Finnish Researchers Identify Characteristics of Long-Term Mesothelioma Survivors

Malignant pleural mesothelioma is a rare and aggressive form of cancer that combines a remarkably long latency period with a short survival time once diagnosed. Decades go by between patients being exposed to asbestos and first manifesting symptoms, yet once patients start to feel sick they usually die in less than two years, sometimes in months. Yet Finnish researchers have identified a unique group of long-term pleural mesothelioma survivors who survive for years after diagnosis. They recently published a study identifying the characteristics of this rare group in hopes that what they find will help other patients.

Long-Term Mesothelioma Survivors Exhibit Few Symptoms, Better Health

The remarkable group of 42 pleural mesothelioma patents, who had lived for at least five years after diagnosis, shared several characteristics. According to the research published in the journal Clinical Lung Cancer, most were free of the chest pain, shortness of breath, weight loss and other symptoms that afflict most patients diagnosed with the cruel form of cancer. Lead author Juuso Paajanen writes, “Long-term survivors were younger, more frequently female, had a better performance status at time of diagnosis, and had less evidence of prior asbestos exposure.” They had smaller tumors and upon diagnosis chose aggressive surgery and chemotherapy treatment. They also had fewer health problems going into their treatment protocols.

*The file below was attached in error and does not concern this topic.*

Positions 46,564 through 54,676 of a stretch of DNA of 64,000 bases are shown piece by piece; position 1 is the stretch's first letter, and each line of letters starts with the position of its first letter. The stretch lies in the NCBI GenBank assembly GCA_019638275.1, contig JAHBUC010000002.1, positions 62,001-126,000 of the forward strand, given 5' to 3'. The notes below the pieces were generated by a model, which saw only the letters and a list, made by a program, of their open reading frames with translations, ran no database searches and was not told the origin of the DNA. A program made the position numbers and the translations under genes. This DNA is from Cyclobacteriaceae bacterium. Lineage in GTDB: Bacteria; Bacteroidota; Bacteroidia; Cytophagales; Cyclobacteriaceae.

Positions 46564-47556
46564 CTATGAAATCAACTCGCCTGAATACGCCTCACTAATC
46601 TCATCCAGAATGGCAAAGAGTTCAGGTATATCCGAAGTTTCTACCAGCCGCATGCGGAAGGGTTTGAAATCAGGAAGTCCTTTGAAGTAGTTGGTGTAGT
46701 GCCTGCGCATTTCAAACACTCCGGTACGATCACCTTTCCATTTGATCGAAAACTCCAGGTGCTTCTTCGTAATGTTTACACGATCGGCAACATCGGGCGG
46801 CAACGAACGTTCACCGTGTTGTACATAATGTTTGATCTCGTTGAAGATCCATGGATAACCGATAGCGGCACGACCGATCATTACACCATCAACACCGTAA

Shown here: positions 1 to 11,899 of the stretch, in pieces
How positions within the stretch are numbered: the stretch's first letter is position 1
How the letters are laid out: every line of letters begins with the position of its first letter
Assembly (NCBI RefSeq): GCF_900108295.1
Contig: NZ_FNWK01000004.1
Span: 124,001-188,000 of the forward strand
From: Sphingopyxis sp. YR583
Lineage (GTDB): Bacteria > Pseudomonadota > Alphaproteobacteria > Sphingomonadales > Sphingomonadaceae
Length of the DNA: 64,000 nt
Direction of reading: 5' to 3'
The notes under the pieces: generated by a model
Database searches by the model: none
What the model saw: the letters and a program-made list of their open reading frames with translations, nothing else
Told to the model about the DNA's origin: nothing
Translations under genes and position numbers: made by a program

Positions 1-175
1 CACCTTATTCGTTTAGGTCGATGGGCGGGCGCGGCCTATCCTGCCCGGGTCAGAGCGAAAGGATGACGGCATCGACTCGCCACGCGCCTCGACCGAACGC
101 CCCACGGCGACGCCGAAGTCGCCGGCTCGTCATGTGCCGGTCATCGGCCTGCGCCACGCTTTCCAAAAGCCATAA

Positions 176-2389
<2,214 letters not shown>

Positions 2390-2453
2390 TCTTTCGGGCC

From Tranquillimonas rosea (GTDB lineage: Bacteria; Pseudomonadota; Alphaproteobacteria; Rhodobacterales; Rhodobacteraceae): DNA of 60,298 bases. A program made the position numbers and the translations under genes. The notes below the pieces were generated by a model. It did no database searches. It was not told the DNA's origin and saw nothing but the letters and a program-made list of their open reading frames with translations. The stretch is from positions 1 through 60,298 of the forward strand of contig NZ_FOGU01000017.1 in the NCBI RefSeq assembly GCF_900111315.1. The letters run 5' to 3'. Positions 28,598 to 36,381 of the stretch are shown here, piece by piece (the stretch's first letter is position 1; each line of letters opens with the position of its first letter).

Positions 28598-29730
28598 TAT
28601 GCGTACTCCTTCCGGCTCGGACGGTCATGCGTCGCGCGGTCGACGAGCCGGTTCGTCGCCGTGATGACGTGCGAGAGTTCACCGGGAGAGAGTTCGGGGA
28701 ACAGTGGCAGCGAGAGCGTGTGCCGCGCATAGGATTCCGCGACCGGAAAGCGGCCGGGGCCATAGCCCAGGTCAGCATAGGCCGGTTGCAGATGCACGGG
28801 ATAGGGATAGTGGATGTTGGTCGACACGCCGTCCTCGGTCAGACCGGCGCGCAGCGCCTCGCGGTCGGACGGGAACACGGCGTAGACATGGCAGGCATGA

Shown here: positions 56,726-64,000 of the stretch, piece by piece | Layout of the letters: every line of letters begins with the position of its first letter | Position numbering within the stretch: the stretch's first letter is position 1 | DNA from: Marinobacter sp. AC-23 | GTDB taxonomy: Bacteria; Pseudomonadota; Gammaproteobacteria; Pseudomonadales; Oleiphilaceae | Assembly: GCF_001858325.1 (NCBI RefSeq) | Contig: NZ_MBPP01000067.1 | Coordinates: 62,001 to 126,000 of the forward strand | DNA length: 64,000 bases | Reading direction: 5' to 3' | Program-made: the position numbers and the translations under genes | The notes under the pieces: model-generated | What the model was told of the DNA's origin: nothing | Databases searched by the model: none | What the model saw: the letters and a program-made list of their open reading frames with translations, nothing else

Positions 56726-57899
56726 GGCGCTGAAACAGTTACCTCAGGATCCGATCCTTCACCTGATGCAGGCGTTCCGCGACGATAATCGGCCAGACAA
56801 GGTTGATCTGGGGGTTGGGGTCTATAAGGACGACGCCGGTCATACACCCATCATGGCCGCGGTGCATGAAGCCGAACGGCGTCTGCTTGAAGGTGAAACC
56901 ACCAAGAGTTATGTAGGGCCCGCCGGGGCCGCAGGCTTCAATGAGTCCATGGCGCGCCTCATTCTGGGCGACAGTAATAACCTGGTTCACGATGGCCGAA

Long-Term Mesothelioma Survival is so Rare that Researchers Had to Confirm Diagnosis

Because malignant mesothelioma is so debilitating and has such a short overall survival, the first thing that the Finnish researchers did was to confirm that the initially-identified long-term survivors’ diagnosis was correct. Each patients’ biopsy samples and CT scans were reviewed by specialists, who confirmed that 42 of 43 patients had the asbestos-related cancer, despite displaying few signs of sickness.

In their analysis of what differentiates these long-term mesothelioma survivors from others, the scientists concluded that there may be an “indolent” form of the disease that has a different genetic makeup, though other factors such as patient health and time of treatment may also play a role.

If you or someone you love has been diagnosed with malignant mesothelioma, reports of long-term survival offer significant hope. For information about resources available to patients and their caregivers, contact the Patient Advocates ate at 1-800-692-8608.

Terri Heimann Oppenheimer

Terri Oppenheimer

Terri Heimann Oppenheimer is the head writer of our news blog. She graduated from the College of William and Mary with a degree in English. Terri believes that knowledge is power and she is committed to sharing news about the impact of mesothelioma, the latest research and medical breakthroughs, and victims’ stories.

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